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The Rediff Interview/Prakash Padukone

'Saina is a medal hope at the Olympics'

July 25, 2008


Prakash Padukone

To say his repertoire is impressive is tantamount to stating the obvious. Nine straight National titles, a Commonwealth Games gold medal (1978), the honour of being the first Indian to win the prestigious All England [Images] crown  (1980) and a World Cup (1981) is certainluy an impressive resume.

Add to that off-the-court honours, like the Arjuna Award (1972) and Padma Shri (1982), and you have a sportsperson who appears larger than life.

But Prakash Padukone surprises with his demeanour, patience and accessibility; every aspect of his personality is dignified and commands respect.

Thus, when he acquiesces to an interview request, you know beforehand what not to expect, or do, during that time frame. There's no banter, or off-the-cuff comments or slander; only pertinent answers (to questions related to badminton only) as the legend talks to Special Correspondent Bikash Mohapatra.

 

To begin with, do you see India having any genuine chance of winning a badminton medal at the Olympics [Images] in Beijing [Images]?

The competition will be tough, as all the best players will be there. But it's a draw of 32 and a knock-out format. I think a lot would depend on the draw and the day's performance. If we [our players] get a favourable draw, and are able to beat one or two good players, then they are straightaway in medal contention.

Especially, Saina (Nehwal); she has done particularly well over the last two months and is in good form. She has beaten a couple of players in the top 10.

And so is Anup (Sridhar), though not recently. About six-eight months back he beat the Olympic champion. If they are able to reproduce the same kind of form, then we can expect some good performances. But one cannot say for sure though.

With the application of the quota system in the Olympics, the entries of Chinese players at the event will be restricted. Do you see that helping players from other countries, like India, to an extent? (Interrupts�)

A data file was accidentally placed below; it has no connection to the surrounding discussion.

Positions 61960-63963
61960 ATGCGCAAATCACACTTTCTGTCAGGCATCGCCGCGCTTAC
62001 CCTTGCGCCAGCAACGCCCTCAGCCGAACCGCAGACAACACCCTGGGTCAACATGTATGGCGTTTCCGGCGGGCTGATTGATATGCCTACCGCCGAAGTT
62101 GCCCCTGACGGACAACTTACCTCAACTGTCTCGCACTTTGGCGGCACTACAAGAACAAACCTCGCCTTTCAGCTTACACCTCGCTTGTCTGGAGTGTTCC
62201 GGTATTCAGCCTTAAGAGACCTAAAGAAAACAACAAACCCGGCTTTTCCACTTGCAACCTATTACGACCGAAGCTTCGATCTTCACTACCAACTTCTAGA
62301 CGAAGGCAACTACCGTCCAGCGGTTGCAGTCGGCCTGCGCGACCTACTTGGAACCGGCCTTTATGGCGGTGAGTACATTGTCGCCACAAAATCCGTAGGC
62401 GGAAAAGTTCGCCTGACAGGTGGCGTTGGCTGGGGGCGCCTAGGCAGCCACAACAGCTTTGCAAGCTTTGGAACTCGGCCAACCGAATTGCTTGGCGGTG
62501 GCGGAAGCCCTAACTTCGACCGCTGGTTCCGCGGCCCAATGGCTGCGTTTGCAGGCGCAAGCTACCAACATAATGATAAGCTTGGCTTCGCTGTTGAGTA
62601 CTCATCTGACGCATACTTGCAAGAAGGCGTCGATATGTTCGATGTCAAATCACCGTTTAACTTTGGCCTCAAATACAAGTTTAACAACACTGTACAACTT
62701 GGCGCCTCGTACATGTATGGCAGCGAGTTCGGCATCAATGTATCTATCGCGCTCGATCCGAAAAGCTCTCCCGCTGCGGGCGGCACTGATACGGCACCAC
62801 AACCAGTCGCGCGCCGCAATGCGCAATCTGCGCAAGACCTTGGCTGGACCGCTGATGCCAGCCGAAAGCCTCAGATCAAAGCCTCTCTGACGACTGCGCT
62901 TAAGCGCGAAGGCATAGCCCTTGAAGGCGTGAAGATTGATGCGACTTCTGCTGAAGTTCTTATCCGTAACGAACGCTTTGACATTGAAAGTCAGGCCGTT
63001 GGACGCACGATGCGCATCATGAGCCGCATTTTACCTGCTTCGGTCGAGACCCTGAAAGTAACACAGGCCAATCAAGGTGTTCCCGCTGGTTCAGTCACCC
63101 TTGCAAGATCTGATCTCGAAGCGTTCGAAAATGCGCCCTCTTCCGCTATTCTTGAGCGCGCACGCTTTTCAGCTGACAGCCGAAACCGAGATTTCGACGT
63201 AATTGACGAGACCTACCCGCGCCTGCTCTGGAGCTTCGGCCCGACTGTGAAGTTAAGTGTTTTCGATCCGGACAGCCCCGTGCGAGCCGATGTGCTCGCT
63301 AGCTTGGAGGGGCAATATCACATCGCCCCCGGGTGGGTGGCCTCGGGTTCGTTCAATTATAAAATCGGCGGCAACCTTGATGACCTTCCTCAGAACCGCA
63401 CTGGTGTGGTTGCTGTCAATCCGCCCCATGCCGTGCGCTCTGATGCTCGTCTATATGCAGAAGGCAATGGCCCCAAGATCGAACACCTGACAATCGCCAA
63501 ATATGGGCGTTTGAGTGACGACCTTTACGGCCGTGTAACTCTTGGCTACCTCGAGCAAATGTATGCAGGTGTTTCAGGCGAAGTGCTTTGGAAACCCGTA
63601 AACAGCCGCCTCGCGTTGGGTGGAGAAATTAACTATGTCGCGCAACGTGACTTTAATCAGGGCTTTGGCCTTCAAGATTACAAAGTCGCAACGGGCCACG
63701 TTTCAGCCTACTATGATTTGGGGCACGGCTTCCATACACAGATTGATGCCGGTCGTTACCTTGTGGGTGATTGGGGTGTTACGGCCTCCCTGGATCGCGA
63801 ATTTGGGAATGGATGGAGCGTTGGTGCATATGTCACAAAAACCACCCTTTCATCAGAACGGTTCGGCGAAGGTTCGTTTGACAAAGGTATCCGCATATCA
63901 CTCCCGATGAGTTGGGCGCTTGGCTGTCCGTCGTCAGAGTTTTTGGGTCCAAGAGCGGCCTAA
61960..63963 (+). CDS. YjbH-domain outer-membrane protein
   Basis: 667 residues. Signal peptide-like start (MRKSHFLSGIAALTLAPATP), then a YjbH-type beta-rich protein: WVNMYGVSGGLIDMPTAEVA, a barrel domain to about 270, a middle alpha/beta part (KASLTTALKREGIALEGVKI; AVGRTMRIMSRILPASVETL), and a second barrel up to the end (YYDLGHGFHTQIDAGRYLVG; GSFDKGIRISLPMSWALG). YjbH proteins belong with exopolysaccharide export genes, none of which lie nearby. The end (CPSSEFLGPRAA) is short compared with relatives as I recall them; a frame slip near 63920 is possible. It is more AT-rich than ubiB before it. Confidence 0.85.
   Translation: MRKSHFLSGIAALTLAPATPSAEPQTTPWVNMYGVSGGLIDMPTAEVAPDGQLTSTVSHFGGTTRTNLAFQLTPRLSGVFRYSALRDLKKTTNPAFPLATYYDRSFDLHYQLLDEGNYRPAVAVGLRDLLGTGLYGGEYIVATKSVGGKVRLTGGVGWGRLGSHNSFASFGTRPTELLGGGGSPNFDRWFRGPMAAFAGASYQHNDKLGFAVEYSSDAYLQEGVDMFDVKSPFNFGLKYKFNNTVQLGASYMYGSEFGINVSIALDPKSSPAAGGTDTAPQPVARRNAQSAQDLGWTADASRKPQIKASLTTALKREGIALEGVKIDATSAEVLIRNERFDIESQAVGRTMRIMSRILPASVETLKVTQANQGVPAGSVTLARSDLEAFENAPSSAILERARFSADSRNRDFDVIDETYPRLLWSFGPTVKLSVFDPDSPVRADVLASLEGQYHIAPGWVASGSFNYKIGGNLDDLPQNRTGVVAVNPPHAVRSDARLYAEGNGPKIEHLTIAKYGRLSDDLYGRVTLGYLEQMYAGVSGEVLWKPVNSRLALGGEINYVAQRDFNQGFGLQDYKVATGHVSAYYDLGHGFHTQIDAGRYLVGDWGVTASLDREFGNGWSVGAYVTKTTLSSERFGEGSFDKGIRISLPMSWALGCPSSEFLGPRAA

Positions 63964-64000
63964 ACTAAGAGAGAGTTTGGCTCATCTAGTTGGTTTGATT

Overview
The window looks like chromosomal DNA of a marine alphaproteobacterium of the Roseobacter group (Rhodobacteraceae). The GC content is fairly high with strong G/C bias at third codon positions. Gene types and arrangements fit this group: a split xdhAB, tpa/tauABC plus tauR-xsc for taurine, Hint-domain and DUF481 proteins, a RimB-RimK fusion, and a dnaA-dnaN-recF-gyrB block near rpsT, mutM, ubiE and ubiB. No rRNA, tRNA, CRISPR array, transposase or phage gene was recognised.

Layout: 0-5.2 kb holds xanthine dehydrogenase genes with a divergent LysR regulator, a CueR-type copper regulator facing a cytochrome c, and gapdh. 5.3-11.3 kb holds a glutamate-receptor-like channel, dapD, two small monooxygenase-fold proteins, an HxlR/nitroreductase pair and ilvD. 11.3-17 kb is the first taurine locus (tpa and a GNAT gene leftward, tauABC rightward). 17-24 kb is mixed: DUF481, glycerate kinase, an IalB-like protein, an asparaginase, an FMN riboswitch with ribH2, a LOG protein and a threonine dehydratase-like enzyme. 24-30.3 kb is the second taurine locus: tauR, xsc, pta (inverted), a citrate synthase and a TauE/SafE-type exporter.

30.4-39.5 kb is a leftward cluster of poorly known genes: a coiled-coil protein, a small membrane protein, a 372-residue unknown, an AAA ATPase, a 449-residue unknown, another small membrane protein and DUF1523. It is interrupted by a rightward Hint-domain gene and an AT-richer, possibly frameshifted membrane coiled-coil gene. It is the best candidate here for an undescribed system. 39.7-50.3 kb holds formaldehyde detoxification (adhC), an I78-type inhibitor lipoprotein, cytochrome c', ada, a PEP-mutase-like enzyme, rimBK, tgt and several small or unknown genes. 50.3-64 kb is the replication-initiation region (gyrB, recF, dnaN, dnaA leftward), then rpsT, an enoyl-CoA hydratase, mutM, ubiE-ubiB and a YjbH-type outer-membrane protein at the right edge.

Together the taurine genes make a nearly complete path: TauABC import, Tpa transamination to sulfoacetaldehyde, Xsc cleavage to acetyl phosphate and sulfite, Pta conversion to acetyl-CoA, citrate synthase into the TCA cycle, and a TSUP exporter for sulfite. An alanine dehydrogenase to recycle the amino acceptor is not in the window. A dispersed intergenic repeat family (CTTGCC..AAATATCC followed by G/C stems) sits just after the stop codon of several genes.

This (the quota system) has been there for a long time, and for all sports. In every sport there will be a restriction -- not more than three or four entries per event -- because they need to popularise the sport.

But, I think, there are so many good players that it wouldn't undermine the overall strength of any field. All the top players would want to peak at this time, because the Olympic gold is the ultimate prize any sportsperson can aspire for.

So, despite the quota system, the Olympics will always be the toughest as far as competition is concerned.

A question related to the one above. Do you think the overt dominance of China has been detrimental to the growth of badminton as a sport, and limited its popular appeal?

Maybe, to a certain extent, it is true. But you cannot blame them. All the other countries need to really work hard and make sure that they also come up and not let one country dominate so much.

We had done it when we were playing. China wasn't as dominant back then. We had players from other countries like India, Indonesia, Korea and Denmark.

The Chinese were also there, but it wasn't that they would win all the tournaments that were played.

But I think there is definitely a point there. Other countries need to work towards this and make sure that China's dominance is brought down to an extent.

In the women's competition, there are many Chinese, the opposition being restricted to a Dane or an Indonesian. (Interrupts�)

Indonesia has never really dominated the women's scene, except for Susi Susanti. She was one player who really took on China. Other than that, compared to their men, their women have always been weak. There may have been that odd player, but, as a team, they have never really troubled the Chinese. Maybe, the Koreans, sometimes the Danes. But there have been only one or two players.

Overall, in the women's game, the Chinese dominance has been total. If you see the quarter-final line-up in any women's tournament, six of the eight players will be Chinese, provided they are all allowed to play. At least that's not the case in the men's game.